In my last blog post I showed that ‘free from’ foods can cost double, triple or even more compared to their standard equivalent. People with food allergies don’t get any food on prescription or any financial support. Food allergies are particularly common in babies and young children, so this is an issue that affects families when money may be tightest. We’ve certainly noticed a sharp increase in our food bills since our youngest daughter was born with multiple allergies. We usually spend £150 – £200 per week for a family of four, with 2 children age 5 and 2. I can only imagine what this will be when they are teenagers if they don’t grow out of their allergies and intolerances! For me, food is really a high priority for spending, so I try to save money in other areas first, but here are my money saving tips to reduce your food bills:
- Avoid ‘Free From’ Foods – they are very expensive and you often only get tiny portions. Only buy them for the things you really can’t live without, or for special occasions! Instead buy food that is naturally free from allergens, such as rice, potatoes, vegetables, fruit, meat and fish (obviously this depends on your individual allergies) – they’re also much healthier for you than processed food.
- Stock up on special offers – the best supermarket for special offers on ‘free from’ foods is, without a shadow of a doubt, Ocado (voucher in sidebar>>>). I often stock up on gluten free sausages, coconut oil, flour, etc whenever I spot them, but also on normal foods – I often fill my freezer with meat!
- Plan your meals – I couldn’t live without my meal plan! I plan out a whole week’s meals in advance, breakfast, lunch and dinner, and do a big shop. Then I top up with fresh fruit and veg later in the week as needed. This helps to avoid last minute expensive purchases from convenience stores. I also find it helps for my sanity if I know in advance what I’m going to cook each night!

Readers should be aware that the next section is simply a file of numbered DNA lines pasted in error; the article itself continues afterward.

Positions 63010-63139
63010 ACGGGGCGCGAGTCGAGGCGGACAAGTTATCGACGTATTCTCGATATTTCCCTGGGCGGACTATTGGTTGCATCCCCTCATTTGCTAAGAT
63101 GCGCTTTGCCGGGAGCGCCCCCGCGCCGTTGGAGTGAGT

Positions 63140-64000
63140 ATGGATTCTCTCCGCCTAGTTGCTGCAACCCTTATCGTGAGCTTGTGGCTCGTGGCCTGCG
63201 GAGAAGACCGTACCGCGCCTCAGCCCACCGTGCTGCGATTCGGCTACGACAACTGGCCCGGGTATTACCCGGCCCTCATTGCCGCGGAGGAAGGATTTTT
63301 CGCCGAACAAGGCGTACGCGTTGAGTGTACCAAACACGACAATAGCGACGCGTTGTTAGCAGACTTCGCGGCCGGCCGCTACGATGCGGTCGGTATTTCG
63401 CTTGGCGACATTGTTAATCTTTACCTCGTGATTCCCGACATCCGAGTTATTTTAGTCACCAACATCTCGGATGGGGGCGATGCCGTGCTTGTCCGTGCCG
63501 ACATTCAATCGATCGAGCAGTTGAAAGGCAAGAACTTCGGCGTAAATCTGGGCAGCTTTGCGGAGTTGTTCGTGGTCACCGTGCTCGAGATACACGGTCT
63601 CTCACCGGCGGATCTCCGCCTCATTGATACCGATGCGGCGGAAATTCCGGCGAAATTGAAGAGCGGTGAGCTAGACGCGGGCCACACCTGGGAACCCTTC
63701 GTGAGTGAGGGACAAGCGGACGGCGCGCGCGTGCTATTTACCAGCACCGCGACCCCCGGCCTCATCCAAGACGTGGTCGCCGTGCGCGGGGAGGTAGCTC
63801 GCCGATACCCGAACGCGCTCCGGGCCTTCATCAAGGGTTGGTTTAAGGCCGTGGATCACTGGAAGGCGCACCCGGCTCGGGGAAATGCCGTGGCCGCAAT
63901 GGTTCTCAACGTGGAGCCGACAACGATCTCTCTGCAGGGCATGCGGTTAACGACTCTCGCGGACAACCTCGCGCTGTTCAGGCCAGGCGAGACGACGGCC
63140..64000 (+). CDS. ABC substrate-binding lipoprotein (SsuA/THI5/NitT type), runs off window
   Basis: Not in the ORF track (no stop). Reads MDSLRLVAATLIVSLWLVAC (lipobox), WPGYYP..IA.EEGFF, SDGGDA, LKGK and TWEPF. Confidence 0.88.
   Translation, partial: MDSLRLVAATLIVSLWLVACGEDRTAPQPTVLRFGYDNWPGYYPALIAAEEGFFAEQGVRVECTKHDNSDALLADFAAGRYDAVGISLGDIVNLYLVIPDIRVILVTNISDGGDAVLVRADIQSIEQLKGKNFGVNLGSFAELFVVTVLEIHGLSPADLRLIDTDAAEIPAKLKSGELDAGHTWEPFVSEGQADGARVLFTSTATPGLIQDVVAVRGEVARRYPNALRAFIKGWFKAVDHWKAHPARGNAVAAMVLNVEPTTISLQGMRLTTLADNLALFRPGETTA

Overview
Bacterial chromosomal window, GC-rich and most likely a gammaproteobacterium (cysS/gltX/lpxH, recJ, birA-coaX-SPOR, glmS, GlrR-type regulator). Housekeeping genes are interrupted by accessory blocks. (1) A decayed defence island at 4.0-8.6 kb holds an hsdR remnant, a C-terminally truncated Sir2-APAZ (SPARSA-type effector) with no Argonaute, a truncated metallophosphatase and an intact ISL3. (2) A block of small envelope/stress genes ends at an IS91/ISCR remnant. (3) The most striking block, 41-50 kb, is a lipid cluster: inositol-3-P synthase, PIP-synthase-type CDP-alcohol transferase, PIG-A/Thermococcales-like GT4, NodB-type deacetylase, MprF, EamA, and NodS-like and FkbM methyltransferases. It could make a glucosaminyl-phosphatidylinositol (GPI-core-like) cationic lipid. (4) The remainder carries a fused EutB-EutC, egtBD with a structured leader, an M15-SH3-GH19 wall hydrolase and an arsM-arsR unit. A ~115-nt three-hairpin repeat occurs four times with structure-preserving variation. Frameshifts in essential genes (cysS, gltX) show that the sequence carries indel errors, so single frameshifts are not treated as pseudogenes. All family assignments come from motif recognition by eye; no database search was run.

- Batch cooking – always cook more than you need. You can use the leftovers for lunch the next day, or freeze them and save them as home made ‘ready meals’ for days when you don’t have time to cook.
- Make a shopping list and stick to it – once you’ve done your meal plan, use it to make a shopping list and only buy what’s on the list! I find online shopping is better for avoiding temptation and impulse purchases.
- Use what you have – one week a month I try to ‘shop’ from my own kitchen, using up what I already have in the fridge, freezer and cupboards, and only buy fresh bits.
- Use cheaper cuts of meat – mince is cheap and versatile, chicken thighs are cheaper than breasts, stewing meat is cheaper but has to be cooked slowly. You could also try introducing organ meats such as liver which are much, much cheaper and also packed full of nutrients.
- Boil your bones – yes I am slightly obsessed with bone broth, but for good reason – it’s free food from something you would normally throw away! You can use it to make soups, to cook quinoa or rice, or add it to sauces. It also contains loads of minerals including calcium, which is really important if you’re not eating dairy.
- Meat free meals – eating vegetarian meals once in a while can save you a bit of money, as meat is usually the most expensive element in a meal. My children love sweet potato & butternut squash soup.
- Buy local – buying fruit and veg from farm shops, farmer’s markets and veg box schemes can help you to save money, and they’re also better for the environment = win-win!
What are your best money saving tips for food shopping with allergies?